This piece was originally published in the October 2017 issue of electroindustry.
Tom Domitrovich, Vice President of Technical Sales, Eaton
Mr. Domitrovich chairs the NEMA task force to revise UL 1699.
Changes in the 2017 National Electrical Code (NEC) have increased awareness of the proper application of equipment with regard to short-circuit current rating (SCCR). As NEC 2017 is adopted and enforced, original equipment manufacturers (OEMs) can expect customers, end users, inspectors, and contractors to become more aware of SCCR. The pressure is on to provide SCCR ratings that meet varying needs.
The proper alignment of equipment with specific application needs generally ensures safer working environments. For OEMs, SCCR means mastering the ability to pass fault current through a piece of equipment so that it operates safely and efficiently. But available current can vary due to the equipment’s location within the electrical distribution system. Often, manufacturers do not know where the equipment they produce will be placed in a customer’s facility.
It is difficult to fix inadequate SCCR once equipment has been installed. Long-term equipment maintenance also needs to be factored in. Electrical distribution system upgrades occur commonly today; these changes can inadvertently increase available fault current levels. Products that address such safety factors up front are better positioned to support longevity, which improves relationship-building and trust.
2017 NEC Updates
The NEC and the Occupational Safety and Health Administration (OSHA) require that electrical equipment provide sufficient protection against short-circuit current events:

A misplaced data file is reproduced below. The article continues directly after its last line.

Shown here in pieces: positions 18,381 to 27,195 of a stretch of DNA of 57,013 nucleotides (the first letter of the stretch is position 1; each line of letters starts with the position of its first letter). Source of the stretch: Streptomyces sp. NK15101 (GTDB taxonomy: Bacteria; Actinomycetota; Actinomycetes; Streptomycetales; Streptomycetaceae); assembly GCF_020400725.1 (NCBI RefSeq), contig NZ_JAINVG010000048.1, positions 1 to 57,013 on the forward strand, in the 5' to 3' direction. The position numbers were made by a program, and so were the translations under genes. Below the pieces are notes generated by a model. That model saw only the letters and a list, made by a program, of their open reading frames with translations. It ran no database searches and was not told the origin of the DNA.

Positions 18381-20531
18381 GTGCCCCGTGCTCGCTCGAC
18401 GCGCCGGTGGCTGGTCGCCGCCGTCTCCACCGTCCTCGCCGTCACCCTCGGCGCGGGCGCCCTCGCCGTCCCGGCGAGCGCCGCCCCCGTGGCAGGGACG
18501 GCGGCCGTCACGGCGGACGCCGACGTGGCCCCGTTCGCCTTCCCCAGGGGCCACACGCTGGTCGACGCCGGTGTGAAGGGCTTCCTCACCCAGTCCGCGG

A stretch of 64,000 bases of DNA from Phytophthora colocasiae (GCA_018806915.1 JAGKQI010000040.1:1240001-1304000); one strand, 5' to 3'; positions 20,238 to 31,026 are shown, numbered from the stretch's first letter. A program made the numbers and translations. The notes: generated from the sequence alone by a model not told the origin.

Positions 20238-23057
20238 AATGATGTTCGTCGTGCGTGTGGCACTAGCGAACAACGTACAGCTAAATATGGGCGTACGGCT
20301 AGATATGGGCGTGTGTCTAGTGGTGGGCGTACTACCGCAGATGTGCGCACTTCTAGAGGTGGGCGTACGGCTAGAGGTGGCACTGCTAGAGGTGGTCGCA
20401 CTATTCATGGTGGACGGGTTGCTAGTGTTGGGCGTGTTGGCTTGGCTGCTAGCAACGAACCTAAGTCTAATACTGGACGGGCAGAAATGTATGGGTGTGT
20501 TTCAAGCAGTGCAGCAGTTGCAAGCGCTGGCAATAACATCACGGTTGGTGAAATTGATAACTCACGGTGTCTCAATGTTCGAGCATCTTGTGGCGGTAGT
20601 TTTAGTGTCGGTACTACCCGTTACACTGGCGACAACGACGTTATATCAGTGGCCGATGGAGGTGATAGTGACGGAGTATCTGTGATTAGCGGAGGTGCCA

- Section 409.22 of the NEC prohibits installing industrial control panels in locations where available fault currents exceed the equipment’s assembly SCCR.
- 303(b)(5) of the OSHA regulation requires that all electrical equipment (already installed or being installed) meet this requirement. Exemptions are not provided.
Under the 2017 NEC, OEMs need to calculate panel SCCR, address weak spots, and document ratings. Other important changes include updated rules for increased shock protection, product listing and suitability, arc-flash awareness, surge protection, and maintenance. The 2017 NEC has also expanded marking or documentation of the available short-circuit current for various types of equipment at the location where the equipment is installed.
Avoid common mistakes by remembering three essential points: available fault current must always be less than or equal to the SCCR rating, don’t confuse SCCR and interrupting ratings, and solving SCCR issues after an installation is complete should be avoided.
Safety Is Mandatory
Manufacturers must consider manufacturing equipment beyond low 5kA ratings. This imperative is very simply stated: safety is mandatory.
Inadequate short-circuit current protection may expose personnel to life-threatening dangers while also causing severe damage to equipment that results in costly repairs and downtime. Major hazards and safety risks include electric shock, burns (via arc flash or contact with heated surfaces), injury associated with flying debris, damage to equipment or facility, arc blast (shock waves, shrapnel, etc.), and vaporized metal.
Equipment solutions that do not have SCCRs greater than 5kA can create safety situations at the installation that are difficult to solve when the available short-circuit current is greater than 5kA. OEMs must be vigilant about asking the right SCCR questions for the safety of the equipment they produce as well as for the safety and investments in their own facilities.
To optimize safety, compliance, and commissioning, partner with vendors who can provide a comprehensive list of SCCR protection options. These lists identify components quickly without adding the need to research or compare component ratings.